Cost/Benefit analysis cost Is high and benefit is very low (extremely). Case studies Must have 3 characteristics: significant business issue or issues, sufficient info on which to base conclusions, and no stated conclusions. Many cases also have: Information noise, unstated Information, a nonlinear structure. Therefore… To successfully read a case, construct conclusions, filter out irrelevant info, furnish missing info from inferences/assumptions, and associate evidence. You have to read a case actively and construct your own meaning, then read it again. Case study situations:
Putting the bottom line up front! Conclusion, reasons, evidence There Is no such thing as a right answer In a case study Analyze the case… Give it meaning in relation to the key issues or questions asked. Communicate your thinking effectively. Class 2 – September 3 (in note book) Paper #1 – conclusions, applications, evidence. Site (professors, websites, interview, In-text citation, base your conclusions from evidence. How well they manage or don’t manage the way they deliver that product. Scarce exam: 1 . Over the years, Scarce expanded its business model and made it’s processes more complex. Low barriers to entry (Boeing, airbus – has HIGH barriers). Scarce had many “mom & pops” competition, this says It was easy to enter market. All Scarce had to do Is buy cars, rent In parking garage 3. Lean: customers did not have to fill the gas tank before returning the car (from customers perspective: customers always has to fill up before delivery, dirty car is an added step for customer since you’ll need to clean, not normal in a customer’s perception). 4. Carcass process similar to: the airline industry 5. Scarce competes on low prices, which doesn’t support this?
Allowing changes to he customer contracts 6. Yield enhancement tools and models to manage rental value for money 8. Right 9. Right 10. Right Chapter 2: New Product Development – the manufacturer is creating an environment where the supply chain plays a greater role in the design innovation of the product. NYPD process: idea, develop concept, analyze and screen, develop product and process, test, introduce product to market – NYPD finds ways to shorten this process by finding ways to shorten each cycle time. NYPD along the Supply Chain Customer focus: existing demand from customers. Get market input (example: Frito-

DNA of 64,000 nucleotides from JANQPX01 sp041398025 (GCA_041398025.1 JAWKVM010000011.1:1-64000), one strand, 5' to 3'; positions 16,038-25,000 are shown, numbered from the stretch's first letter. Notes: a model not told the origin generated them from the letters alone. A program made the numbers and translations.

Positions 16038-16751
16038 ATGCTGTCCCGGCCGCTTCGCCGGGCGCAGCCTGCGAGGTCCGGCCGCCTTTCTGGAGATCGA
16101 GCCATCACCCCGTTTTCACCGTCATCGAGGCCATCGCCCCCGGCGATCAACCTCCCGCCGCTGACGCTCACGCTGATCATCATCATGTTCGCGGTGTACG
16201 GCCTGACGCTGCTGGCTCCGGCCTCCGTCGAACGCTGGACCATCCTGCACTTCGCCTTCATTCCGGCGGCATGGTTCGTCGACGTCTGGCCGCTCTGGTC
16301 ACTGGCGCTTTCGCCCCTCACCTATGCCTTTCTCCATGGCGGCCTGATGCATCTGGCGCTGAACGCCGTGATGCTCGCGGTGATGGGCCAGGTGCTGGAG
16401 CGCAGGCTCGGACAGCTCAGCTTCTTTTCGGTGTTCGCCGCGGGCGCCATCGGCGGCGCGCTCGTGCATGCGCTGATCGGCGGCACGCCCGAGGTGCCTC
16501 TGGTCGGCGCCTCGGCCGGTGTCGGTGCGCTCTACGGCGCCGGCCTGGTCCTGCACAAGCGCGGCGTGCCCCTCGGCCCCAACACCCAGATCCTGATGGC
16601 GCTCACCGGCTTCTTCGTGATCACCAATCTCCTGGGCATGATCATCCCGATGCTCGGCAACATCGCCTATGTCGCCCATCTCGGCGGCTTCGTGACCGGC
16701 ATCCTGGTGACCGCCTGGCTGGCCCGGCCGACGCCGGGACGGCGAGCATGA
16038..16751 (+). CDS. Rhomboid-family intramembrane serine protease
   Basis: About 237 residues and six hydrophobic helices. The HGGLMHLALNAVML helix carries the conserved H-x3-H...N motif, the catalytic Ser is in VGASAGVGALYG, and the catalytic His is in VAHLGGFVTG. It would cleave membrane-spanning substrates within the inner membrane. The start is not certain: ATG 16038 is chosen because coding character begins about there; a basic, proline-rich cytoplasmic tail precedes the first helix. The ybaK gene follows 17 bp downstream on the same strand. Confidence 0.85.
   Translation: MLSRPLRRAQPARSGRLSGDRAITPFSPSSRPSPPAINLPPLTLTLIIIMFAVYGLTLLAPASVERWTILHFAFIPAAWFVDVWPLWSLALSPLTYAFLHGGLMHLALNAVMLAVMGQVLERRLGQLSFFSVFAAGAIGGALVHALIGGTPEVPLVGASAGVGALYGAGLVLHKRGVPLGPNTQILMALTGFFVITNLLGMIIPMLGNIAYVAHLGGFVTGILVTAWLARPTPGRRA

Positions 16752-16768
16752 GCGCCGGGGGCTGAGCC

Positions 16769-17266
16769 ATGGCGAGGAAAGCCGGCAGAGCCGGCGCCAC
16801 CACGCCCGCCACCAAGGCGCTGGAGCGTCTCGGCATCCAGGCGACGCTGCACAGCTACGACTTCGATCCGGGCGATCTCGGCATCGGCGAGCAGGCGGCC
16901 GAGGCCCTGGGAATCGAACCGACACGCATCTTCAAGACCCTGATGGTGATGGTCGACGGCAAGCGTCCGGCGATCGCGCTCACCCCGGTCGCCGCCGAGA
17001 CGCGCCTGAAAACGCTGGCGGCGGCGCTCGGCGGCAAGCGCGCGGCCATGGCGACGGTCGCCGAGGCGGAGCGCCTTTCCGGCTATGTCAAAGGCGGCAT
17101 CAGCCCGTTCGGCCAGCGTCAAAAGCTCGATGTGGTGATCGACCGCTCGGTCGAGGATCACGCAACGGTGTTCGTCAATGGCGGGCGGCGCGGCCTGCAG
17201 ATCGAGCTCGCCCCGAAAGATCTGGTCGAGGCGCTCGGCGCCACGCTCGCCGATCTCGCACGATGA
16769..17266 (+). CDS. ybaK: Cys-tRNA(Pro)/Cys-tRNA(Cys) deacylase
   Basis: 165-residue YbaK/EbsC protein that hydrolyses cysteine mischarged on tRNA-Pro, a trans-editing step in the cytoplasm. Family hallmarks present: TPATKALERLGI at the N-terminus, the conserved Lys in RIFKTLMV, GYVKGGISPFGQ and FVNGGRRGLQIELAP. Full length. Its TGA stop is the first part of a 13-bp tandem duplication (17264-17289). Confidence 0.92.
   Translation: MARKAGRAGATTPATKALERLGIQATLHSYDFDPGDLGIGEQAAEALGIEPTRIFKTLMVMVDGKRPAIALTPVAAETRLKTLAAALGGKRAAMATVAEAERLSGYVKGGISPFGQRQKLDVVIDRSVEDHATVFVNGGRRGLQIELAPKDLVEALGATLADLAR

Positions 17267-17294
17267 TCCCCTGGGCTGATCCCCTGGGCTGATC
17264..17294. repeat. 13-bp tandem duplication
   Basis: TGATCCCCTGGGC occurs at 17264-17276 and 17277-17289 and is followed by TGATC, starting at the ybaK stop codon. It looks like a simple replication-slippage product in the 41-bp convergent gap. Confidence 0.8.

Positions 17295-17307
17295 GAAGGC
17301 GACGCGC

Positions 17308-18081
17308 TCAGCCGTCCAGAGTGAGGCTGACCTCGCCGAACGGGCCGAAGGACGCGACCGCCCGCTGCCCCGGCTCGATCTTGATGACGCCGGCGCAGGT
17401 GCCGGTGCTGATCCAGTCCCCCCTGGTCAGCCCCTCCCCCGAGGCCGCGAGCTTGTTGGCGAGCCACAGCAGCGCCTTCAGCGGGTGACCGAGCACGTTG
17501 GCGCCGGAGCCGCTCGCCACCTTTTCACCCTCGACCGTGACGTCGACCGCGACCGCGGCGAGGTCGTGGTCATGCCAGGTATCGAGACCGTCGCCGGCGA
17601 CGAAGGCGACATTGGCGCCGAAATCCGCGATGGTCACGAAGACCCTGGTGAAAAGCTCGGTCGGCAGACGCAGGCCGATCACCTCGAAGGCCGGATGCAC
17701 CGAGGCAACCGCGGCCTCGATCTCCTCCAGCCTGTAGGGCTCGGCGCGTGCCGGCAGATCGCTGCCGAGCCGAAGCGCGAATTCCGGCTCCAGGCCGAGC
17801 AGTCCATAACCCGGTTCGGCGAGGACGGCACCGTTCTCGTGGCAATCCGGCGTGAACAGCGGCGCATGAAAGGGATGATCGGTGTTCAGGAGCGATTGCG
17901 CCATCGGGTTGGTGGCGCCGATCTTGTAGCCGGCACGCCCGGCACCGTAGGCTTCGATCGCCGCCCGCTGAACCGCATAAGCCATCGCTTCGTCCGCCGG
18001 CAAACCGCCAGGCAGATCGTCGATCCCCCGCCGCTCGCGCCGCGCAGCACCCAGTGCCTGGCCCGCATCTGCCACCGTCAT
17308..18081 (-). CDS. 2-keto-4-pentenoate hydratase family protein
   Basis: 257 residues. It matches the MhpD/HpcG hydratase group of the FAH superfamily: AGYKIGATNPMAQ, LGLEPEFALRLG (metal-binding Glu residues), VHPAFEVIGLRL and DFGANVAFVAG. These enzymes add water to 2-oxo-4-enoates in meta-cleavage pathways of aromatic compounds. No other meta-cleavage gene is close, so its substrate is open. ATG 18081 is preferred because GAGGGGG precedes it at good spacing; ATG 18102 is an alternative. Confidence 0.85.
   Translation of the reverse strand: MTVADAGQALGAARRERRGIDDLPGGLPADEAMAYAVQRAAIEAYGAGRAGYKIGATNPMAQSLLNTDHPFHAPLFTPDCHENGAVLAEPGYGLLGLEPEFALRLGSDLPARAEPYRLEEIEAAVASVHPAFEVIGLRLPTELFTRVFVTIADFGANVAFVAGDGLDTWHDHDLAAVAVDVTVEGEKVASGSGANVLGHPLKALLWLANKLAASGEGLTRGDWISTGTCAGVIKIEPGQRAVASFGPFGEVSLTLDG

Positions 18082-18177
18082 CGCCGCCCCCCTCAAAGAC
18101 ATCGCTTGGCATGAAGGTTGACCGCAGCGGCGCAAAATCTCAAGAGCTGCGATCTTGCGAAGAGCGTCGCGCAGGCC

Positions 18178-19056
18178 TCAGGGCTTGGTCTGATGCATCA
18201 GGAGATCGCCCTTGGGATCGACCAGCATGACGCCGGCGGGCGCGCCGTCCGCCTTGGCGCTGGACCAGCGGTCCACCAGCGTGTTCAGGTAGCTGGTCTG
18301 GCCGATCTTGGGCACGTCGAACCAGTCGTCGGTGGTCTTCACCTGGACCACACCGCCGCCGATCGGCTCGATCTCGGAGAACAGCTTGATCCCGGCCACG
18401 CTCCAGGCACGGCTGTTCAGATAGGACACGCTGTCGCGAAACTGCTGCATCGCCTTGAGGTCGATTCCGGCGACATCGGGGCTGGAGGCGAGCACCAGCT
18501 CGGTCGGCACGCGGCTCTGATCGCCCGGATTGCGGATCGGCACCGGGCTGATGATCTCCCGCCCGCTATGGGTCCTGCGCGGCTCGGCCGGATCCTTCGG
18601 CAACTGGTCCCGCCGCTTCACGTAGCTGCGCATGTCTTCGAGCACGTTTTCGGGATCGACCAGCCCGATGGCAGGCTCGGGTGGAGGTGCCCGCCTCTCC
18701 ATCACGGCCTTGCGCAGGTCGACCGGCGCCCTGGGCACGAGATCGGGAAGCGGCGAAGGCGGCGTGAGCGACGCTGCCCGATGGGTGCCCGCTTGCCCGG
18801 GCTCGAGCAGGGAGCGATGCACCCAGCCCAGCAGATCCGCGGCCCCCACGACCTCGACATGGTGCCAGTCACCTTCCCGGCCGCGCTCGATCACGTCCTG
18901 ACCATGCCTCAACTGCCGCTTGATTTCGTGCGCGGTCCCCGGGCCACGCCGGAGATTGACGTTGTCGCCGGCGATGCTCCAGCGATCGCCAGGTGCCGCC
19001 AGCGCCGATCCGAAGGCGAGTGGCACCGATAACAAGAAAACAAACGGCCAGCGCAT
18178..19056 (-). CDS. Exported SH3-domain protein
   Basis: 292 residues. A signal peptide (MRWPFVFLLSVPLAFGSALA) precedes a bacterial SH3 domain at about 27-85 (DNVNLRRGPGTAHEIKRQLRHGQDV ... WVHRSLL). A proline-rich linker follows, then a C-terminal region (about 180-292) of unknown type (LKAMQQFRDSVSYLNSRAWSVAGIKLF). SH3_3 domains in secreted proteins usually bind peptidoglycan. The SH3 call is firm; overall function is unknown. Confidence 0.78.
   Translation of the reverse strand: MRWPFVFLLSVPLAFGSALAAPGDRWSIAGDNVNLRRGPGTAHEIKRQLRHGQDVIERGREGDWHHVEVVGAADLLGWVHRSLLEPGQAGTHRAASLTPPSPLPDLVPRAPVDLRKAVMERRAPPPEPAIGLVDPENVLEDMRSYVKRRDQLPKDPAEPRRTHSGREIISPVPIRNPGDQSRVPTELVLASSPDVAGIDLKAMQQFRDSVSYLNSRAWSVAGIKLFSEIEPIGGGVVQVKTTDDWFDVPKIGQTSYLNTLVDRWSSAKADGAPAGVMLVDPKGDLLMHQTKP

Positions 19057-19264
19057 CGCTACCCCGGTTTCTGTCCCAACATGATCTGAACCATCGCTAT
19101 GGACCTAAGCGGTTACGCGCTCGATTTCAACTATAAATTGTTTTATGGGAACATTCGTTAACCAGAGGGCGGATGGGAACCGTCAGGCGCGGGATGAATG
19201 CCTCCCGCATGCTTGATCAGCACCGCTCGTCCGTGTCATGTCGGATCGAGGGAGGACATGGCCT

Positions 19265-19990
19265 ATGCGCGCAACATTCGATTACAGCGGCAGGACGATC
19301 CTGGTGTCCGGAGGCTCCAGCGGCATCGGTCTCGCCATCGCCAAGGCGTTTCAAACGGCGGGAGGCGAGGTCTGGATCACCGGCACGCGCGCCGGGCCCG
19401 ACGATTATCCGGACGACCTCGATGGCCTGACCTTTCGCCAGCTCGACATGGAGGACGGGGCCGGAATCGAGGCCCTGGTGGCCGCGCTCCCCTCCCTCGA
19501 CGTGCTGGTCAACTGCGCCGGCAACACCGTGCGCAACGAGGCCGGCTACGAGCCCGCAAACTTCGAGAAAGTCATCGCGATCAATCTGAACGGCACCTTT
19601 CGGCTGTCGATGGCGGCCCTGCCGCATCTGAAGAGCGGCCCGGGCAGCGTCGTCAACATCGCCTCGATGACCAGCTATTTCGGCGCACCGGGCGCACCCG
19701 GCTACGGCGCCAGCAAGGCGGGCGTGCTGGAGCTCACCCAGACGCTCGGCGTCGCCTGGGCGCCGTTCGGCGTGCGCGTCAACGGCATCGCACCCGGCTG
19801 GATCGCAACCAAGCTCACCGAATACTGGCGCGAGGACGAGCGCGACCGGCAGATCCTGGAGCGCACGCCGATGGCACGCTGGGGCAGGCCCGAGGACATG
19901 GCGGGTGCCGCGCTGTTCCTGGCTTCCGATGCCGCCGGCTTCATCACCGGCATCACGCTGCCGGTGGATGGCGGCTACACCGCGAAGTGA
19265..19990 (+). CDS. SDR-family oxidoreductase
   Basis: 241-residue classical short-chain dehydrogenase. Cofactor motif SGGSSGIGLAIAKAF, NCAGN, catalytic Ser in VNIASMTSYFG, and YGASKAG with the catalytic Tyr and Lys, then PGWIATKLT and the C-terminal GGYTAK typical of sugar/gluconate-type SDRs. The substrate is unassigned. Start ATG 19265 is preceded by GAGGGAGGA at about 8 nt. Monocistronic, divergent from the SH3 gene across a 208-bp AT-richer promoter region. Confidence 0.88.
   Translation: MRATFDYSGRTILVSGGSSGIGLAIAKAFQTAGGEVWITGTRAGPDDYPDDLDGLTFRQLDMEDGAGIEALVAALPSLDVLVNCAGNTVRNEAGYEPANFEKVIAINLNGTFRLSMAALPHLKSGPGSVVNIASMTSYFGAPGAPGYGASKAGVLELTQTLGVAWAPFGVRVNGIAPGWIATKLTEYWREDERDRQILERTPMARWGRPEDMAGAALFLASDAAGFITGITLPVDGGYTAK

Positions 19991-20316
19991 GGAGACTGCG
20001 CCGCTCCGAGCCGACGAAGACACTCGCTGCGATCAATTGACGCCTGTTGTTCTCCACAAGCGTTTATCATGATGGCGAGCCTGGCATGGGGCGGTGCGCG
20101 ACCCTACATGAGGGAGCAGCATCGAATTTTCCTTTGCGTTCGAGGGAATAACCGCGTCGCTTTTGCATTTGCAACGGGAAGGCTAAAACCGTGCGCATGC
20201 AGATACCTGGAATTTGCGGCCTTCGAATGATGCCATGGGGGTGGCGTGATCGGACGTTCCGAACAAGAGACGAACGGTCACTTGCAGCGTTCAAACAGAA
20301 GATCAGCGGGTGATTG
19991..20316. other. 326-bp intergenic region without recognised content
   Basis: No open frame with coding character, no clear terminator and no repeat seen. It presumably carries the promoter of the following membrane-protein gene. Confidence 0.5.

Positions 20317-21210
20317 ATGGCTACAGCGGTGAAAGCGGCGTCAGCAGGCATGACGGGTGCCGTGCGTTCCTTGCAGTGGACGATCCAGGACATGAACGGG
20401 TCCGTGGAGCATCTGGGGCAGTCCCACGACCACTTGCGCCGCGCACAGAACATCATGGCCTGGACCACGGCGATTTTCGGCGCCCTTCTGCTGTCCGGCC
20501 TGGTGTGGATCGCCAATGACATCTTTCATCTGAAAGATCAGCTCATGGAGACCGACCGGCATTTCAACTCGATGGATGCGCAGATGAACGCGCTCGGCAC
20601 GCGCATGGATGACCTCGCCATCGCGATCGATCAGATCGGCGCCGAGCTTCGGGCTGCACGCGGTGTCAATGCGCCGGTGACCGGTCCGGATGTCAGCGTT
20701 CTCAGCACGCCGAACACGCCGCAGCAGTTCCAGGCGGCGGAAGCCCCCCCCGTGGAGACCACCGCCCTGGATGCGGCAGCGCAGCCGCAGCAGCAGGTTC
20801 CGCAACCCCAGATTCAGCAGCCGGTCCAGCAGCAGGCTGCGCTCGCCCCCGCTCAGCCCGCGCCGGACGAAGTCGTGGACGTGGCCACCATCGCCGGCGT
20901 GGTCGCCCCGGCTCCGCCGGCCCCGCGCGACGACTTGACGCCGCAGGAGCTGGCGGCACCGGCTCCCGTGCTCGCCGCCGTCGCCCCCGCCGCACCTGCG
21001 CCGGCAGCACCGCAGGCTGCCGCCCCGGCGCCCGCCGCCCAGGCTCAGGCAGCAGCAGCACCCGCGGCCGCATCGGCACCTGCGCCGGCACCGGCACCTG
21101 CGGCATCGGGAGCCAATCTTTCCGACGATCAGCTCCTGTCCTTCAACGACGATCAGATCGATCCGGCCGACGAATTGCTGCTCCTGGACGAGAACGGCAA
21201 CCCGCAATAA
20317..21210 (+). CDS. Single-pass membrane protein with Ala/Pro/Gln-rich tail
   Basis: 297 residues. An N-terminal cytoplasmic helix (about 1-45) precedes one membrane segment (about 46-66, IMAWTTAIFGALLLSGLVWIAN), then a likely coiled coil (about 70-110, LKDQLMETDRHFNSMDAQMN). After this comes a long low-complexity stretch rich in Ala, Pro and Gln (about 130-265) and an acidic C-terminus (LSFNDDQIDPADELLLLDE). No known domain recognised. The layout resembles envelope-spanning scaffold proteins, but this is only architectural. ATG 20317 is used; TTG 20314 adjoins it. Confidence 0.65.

Lay [test markets] and make products from that. Product focus: find customers after product is released. Early supplier involvement Process selection: match the production process to the product based on: Expected level of output Expected Cross-organizational Teams: Consider: what factors should an organization think about when integrating supply chain partners into its new product development process, ask: Technical capability to do it? Capacity to support? Reducing the NYPD cycle time: design for manufacturing & assembly (DAFT) modularity (where see: automobiles GM midsized models chastise are ALL the same)
Mass customization, key: postponement, make into a pull system. Made standard until the very last moment. A push-pull at the point of differentiation. 3-D concurrent engineering: the design of the product, process, and supply chain are considered simultaneously. Get product to market faster. The Fast Innovation Value Proposition (not in chapter 2) I have an idea, goanna spend a lot a market until I introduce to market, BUT I’ll make money before I to To market. BUT cut in half The 3 innovation imperatives (Innovation itself, says new product needs to be different): Differentiated
Understand the heart of the customer Fast to market Attack the biggest drivers of innovation lead time. Deploy rapid cycles of learning. Disruptive Make the competition obsolete Costs & Benefits of Differentiation Highly differentiated offerings vs.. Low or “Me too” offering. How to become fast: the Law of Lead time and how you can cut that down. Lead Time: average lead time of any process= # of things in process/number of things completed Lead time factors: 1. The % of utilization of critical resources 2. The amount of projects completed 3. Attacking the Lead Time: Think of the system
Apply theory of constraints principles Avoid “multi-tasking” at the critical resource point. Complexity has its place. 3 rules: Eliminate complexity customers will not pay for (rid of non-value added steps) (Henry Ford – T car) Exploit the complexity customers will pay for (Alfred Slung – MM, some people will pay for complexity) Minimize the costs of complexity you offer (lowest cost as much as possible) “Simplicity is the ultimate sophistication” Leonardo dad Vinci The value of complexity Customers with unique demands who are willing to pay a higher price that additional value are much more loyal.